Lambert, D., Gale, J., Hansen, A. Y., Croll, Z., & Hartley, D. (2013). Telemental health in today's rural health system. Portland, ME: University of Southern Maine, Muskie School of Public Service, Maine Rural Health Research Center.

 

Publication Type: 
Research and Policy Brief
Publish Date: 
December 18, 2013
URL: 
http://muskie.usm.maine.edu/Publications/MRHRC/Telemental-Health-Rural.pdf

Advancing the Use of CBT with Justice-Involved Women

Abstract: 

Forensic CBT: A Handbook for Clinical Practice is an edited collection that represents the first authoritative resource on the utilization of Cognigive Behavioral Therapy (CBT) strategies and techniques for offender clients.

Erica King, Policy Associate at the USM Muskie School of Public Services is co-author with Dr. Marilyn Van Dieten on chapter 16 in Part III of the book, Tailoring CBT to Special Forensic Populations, which looks at cognitive behavioral therapy for justice-involved women.  The authors highlight the differential needs of justice-involved women and discuss how to conduct gener-responsive treatment.

The book features contributions from leaders of the major schools of CBT on the treatment of antisocial personality patterns as well as anger, interpersonal violence, substance abuse, and sexual aggression; Addresses modified CBT approaches for female, juvenile, and culturally diverse forensic populations; Covers emerging areas of forensic practices, including the integration of motivational interviewing and strength-based approaches; and Includes an assortment of worksheets, handouts, and exercises for practitioners to use with their clients.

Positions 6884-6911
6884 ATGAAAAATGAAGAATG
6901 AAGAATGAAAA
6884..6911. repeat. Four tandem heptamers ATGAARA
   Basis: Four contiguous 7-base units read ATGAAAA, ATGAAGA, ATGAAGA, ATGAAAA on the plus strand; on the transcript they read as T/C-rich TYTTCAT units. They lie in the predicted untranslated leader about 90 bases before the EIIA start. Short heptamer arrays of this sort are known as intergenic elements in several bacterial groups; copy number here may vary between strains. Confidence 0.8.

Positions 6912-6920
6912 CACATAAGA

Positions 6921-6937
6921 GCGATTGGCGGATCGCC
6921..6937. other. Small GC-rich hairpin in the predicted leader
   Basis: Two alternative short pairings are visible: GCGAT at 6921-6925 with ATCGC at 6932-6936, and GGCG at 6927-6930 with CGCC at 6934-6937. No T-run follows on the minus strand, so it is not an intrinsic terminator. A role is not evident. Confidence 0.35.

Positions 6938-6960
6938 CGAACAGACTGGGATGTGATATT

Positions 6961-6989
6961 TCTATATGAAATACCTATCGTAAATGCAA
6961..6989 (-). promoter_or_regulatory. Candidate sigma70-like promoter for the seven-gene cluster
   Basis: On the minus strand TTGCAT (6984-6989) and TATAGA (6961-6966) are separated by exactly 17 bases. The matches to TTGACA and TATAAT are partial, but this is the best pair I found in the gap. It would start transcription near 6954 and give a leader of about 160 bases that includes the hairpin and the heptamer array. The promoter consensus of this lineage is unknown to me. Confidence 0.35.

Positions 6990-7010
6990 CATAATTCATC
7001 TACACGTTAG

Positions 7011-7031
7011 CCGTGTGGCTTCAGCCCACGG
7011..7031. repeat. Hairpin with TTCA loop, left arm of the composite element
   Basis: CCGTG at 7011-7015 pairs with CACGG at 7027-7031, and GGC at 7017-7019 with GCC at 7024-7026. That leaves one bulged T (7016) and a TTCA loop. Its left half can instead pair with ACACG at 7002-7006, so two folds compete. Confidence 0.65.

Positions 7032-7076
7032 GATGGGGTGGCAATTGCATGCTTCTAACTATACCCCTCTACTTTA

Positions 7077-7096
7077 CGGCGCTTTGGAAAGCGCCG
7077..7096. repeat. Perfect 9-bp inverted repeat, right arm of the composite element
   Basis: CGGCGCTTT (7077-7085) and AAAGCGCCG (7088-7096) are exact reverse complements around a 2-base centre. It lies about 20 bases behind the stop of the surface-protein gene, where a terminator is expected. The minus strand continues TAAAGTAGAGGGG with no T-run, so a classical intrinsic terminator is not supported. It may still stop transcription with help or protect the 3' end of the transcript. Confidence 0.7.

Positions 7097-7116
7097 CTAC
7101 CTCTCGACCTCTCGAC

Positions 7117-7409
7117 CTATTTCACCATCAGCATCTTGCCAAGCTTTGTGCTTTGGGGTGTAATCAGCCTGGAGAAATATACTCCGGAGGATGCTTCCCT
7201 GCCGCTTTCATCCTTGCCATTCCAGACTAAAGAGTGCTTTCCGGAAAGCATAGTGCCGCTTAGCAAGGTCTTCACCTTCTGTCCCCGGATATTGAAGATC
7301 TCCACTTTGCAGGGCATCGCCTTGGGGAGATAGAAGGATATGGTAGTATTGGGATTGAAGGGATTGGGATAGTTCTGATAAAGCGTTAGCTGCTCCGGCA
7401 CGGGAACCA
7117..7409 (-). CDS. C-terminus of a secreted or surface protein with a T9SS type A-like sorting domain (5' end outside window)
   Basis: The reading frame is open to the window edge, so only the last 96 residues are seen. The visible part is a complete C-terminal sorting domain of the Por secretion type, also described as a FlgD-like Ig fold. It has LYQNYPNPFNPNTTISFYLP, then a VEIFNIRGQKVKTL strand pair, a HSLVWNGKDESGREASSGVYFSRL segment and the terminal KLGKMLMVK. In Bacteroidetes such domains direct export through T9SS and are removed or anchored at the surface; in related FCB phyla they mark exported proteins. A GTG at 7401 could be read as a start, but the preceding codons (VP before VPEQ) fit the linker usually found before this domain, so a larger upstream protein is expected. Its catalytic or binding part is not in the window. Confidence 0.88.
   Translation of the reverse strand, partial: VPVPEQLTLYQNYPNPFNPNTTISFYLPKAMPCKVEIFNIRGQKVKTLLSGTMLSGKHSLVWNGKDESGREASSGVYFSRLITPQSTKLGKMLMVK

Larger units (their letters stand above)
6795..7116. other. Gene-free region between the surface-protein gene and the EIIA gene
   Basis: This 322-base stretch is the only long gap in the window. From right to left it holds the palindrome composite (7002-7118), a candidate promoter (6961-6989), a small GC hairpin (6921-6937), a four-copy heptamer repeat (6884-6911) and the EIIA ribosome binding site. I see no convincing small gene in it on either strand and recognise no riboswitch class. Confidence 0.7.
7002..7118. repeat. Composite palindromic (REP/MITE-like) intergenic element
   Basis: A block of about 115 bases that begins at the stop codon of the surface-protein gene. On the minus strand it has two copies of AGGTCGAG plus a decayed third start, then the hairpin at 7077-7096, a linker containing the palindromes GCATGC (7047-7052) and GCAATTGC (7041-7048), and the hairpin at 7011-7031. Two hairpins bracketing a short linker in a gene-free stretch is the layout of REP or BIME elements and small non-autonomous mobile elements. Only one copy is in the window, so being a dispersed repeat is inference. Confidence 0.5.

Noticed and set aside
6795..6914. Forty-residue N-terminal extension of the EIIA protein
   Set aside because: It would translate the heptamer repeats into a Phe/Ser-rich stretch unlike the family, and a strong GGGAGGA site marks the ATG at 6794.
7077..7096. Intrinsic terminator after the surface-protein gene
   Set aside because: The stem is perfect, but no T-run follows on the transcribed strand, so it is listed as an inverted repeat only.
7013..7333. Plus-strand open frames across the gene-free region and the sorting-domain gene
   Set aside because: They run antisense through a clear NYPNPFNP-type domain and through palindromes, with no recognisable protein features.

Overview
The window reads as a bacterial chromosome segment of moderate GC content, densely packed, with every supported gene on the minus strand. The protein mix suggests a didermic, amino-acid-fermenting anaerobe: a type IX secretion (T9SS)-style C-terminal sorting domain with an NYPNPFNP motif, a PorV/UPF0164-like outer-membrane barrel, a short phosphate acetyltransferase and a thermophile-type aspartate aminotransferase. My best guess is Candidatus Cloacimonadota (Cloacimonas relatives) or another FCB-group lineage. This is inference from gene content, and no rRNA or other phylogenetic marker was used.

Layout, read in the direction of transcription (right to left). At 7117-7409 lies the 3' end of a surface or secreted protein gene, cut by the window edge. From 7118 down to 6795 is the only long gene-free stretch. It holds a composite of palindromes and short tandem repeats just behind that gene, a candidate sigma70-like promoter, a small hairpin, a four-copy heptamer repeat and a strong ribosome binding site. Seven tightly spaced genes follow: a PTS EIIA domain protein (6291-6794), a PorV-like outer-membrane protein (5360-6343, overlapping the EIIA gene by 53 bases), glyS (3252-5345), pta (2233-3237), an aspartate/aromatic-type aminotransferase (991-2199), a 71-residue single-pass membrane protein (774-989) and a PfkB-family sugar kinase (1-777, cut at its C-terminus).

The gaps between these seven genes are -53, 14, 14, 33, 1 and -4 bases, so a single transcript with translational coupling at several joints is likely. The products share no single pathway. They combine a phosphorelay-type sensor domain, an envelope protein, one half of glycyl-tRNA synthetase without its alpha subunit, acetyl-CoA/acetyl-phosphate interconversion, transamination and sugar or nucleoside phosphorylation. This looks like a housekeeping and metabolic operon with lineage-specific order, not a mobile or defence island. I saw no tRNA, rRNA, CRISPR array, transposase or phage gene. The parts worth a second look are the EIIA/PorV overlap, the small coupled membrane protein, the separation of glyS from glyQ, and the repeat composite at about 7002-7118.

Suggested Citation:

Van Dieten, M., & King, E. (2013). Advancing the use of CBT with justice-involved women. In R. C. Tafrate & D. Mitchell (Eds.), Forensic CBT: A handbook for clinical practice (pp. 329-353). Hoboken, NJ: Wiley-Blackwell.

Publication Type: 
Book Chapter
Publish Date: 
November 1, 2013
Author: 
URL: 
http://www.wiley.com/WileyCDA/WileyTitle/productCd-1119953286.html

Managing a High-Performance Medicaid Program

Abstract: 

This report discusses key responsibilities that the federal government and states hold for managing the Medicaid program and identifies the key issues and challenges states face as they transform the way they do business and achieve key national goals.  The paper relies on an extensive review of federal and state administrative responsibilities drawn from statute, regulation, and relevant literature, coupled with discussions with six current Medicaid directors.

Key Findings:

  • Federal and state governments share responsibility for administering Medicaid;
  • Medicaid's responsibilities go significantly beyond those of other insurers and programs;
  • Medicaid is evolving and faces a set of new opportunities and challenges;
  • Adequate administrative capacity is key to realizing the goal of running a high performing Medicaid program.

Suggested Citation:

Griffin E, Riley T, Wachino V, Rudowitz R. Managing a High-Performance Medicaid Program. Menlo Park, CA: Kaiser Commission on Medicaid and the Uninsured; October, 2013.

Publication Type: 
Report
Publish Date: 
October 21, 2013
URL: 
http://kaiserfamilyfoundation.files.wordpress.com/2013/10/8476-managing-a-high-performance-medicaid-program.pdf

Adolescent Alcohol Use: Do Risk and Protective Factors Explain Rural-Urban Differences?

Abstract: